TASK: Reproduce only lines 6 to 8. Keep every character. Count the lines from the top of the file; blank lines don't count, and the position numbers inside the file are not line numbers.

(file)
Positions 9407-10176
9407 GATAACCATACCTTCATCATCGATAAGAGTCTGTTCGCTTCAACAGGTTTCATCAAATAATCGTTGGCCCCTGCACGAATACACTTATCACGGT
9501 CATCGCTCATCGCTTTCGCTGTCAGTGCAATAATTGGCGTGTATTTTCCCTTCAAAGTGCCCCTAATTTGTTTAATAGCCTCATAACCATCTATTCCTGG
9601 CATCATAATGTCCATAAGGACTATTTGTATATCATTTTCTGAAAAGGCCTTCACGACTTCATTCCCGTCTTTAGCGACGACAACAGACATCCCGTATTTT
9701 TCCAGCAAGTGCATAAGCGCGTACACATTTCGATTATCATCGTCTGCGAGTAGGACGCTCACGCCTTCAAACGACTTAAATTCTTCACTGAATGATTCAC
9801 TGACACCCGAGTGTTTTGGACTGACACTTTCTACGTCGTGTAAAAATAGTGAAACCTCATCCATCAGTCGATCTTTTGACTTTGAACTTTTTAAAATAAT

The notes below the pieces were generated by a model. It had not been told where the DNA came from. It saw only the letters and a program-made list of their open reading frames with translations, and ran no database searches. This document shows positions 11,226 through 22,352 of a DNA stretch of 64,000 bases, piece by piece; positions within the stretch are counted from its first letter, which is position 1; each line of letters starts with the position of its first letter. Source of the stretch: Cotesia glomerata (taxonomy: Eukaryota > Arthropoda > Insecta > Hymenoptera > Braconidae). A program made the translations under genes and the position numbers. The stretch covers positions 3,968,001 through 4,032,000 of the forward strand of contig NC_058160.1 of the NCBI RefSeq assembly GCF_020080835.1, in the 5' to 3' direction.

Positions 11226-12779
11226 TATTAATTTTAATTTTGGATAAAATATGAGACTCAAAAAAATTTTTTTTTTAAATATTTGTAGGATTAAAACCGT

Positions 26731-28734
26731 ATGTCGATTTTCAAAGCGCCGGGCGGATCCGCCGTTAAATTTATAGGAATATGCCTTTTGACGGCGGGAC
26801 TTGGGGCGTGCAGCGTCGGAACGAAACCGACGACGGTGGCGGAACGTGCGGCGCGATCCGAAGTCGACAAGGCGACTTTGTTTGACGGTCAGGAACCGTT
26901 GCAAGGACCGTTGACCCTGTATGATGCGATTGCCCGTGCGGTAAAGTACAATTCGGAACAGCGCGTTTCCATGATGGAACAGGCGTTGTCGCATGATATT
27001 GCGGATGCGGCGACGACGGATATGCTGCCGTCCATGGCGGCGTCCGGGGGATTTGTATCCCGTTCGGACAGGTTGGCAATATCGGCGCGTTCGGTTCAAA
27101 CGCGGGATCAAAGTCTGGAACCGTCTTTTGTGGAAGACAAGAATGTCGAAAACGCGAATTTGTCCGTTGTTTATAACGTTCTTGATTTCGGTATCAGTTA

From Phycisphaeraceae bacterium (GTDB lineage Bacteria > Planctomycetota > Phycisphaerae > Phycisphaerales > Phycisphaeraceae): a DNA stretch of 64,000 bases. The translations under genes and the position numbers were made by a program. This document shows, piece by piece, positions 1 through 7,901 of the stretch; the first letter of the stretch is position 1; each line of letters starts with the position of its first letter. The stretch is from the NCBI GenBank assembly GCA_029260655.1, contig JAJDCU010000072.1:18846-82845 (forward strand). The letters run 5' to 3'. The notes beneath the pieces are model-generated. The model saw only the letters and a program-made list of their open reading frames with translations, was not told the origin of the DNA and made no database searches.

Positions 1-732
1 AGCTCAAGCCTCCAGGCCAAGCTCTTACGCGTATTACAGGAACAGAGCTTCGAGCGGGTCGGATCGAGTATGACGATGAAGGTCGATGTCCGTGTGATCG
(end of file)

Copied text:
9801 TGACACCCGAGTGTTTTGGACTGACACTTTCTACGTCGTGTAAAAATAGTGAAACCTCATCCATCAGTCGATCTTTTGACTTTGAACTTTTTAAAATAAT

The notes below the pieces were generated by a model. It had not been told where the DNA came from. It saw only the letters and a program-made list of their open reading frames with translations, and ran no database searches. This document shows positions 11,226 through 22,352 of a DNA stretch of 64,000 bases, piece by piece; positions within the stretch are counted from its first letter, which is position 1; each line of letters starts with the position of its first letter. Source of the stretch: Cotesia glomerata (taxonomy: Eukaryota > Arthropoda > Insecta > Hymenoptera > Braconidae). A program made the translations under genes and the position numbers. The stretch covers positions 3,968,001 through 4,032,000 of the forward strand of contig NC_058160.1 of the NCBI RefSeq assembly GCF_020080835.1, in the 5' to 3' direction.

Positions 11226-12779